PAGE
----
So, the disease we’re seeking to overcome is a cheating, selfish aggregation of cells.

Makes it a bit easier to go after these cheating cells with all the therapeutic weapons in the oncologists’ arsenal, doesn’t it?

The ultimate irony is that, if the cancer succeeds in bringing about the death of the organism, it dies too. Ultimately, cheaters depend on others they can cheat.

Wednesday, June 03, 2015

June 3, 2015 — Rituximab’s Latest Dance Partner

Some encouraging news from the world of lymphoma research:

“Polatuzumab plus rituximab in relapsed/refractory follicular lymphoma showed high overall response rates at two doses of polatuzumab, with a higher complete response rate at 2.4 mg/kg, data presented at the 2015 American Society of Clinical Oncology (ASCO) annual meeting have shown....

Researchers enrolled 45 patients with relapsed/refractory follicular lymphoma and assigned them to receive polatuzumab at 2.4 mg/kg or 1.8 mg/kg with rituximab 375 mg/m2 every 21 days until disease progression or unacceptable toxicity.

Results showed that overall response rates were 76% (19/25) and 75% (15/20) in the 2.4 mg/kg and 1.8 mg/kg groups, respectively.”


Rituximab — which I received, in conjunction with the CHOP chemotherapy cocktail in 2006 — continues to be the gold standard in treating non-Hodgkin lymphoma. For refractory (recurring) disease, the doctors are continually trying new combinations of rituximab with other drugs. This combination — for indolent disease — is the latest variation.

Keep at it, researchers!

Friday, May 22, 2015

May 22, 2015 — Dying and Unafraid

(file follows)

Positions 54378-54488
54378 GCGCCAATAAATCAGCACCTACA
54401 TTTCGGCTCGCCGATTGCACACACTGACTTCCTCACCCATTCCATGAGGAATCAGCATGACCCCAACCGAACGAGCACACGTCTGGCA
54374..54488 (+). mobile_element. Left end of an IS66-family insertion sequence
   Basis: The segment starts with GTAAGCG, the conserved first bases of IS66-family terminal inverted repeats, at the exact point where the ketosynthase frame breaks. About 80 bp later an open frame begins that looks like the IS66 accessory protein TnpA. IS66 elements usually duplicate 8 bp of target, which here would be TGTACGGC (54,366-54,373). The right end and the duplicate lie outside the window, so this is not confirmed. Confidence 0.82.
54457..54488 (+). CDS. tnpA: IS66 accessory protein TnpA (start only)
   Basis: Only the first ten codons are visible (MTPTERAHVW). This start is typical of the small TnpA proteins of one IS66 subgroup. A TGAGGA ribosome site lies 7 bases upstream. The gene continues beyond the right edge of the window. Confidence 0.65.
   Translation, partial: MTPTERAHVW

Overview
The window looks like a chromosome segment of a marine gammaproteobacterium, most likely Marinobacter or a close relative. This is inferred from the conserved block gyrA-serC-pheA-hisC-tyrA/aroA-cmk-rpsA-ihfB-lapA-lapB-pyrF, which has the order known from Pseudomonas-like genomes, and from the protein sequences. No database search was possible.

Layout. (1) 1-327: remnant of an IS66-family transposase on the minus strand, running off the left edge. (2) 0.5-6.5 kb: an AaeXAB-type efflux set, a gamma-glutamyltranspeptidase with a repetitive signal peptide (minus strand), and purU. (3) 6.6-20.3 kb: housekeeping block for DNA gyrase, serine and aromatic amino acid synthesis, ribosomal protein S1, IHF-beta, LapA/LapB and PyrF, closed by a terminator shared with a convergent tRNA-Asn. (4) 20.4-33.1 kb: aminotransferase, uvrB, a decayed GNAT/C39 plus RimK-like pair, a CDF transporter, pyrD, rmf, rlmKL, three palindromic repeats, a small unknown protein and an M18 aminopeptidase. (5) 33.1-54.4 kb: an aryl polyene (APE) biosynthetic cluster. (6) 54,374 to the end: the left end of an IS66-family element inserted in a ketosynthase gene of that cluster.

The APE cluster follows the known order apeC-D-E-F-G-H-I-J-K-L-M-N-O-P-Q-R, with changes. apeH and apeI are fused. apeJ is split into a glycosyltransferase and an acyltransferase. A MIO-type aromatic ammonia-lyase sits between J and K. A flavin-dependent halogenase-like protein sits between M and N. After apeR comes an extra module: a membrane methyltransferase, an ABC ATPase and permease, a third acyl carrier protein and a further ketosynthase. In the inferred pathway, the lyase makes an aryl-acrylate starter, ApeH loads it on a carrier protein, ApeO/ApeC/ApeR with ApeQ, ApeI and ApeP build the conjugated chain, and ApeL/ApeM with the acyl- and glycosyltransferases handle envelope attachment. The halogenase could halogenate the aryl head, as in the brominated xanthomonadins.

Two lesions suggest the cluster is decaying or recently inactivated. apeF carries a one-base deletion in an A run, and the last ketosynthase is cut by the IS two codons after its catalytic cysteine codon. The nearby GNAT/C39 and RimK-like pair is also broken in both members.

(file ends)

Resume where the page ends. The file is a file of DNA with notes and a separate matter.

Anyone who’s read widely about religion in America knows the name of Phyllis Tickle. As the longtime religion editor for Publisher’s Weekly, she’s had a great influence on contemporary religious writing. In recent years, she’s garnered acclaim for several books of her own, most notably The Great Emergence. These have sought to make some sense of the rapidly-changing American religious landscape.

She hasn’t written much about her own faith journey, though — or, at least, nothing I’ve seen in print. She’s been diagnosed, now, with Stage 4 lung cancer and has been told that her condition is not curable.

Maybe that diagnosis has freed her to share more deeply about her inner life. In a Religion News Service interview published today (“Author Phyllis Tickle faces death just as she enjoyed life: ‘The dying is my next career’”), she shares the details of a near-death experience she had as a young woman of 21. She’d been given an experimental drug to prevent a miscarriage, and things went south after that:

In the middle of the night, she stopped breathing; her husband, a medical student at the time, was able to revive her long enough to get her to the hospital.